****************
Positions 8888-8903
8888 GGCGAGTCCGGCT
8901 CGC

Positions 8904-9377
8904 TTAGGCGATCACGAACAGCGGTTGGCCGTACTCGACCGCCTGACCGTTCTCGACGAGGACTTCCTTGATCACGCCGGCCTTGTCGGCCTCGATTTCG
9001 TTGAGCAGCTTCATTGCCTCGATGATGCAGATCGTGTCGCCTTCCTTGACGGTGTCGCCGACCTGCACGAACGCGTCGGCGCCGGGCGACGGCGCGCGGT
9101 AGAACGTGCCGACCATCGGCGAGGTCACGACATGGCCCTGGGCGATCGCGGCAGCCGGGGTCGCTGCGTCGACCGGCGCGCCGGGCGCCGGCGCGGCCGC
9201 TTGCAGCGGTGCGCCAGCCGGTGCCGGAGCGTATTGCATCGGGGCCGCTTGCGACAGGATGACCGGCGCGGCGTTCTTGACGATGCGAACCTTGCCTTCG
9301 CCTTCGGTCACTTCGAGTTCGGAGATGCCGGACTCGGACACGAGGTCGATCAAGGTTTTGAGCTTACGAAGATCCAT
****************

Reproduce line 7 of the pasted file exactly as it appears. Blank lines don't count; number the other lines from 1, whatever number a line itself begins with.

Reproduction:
9101 AGAACGTGCCGACCATCGGCGAGGTCACGACATGGCCCTGGGCGATCGCGGCAGCCGGGGTCGCTGCGTCGACCGGCGCGCCGGGCGCCGGCGCGGCCGC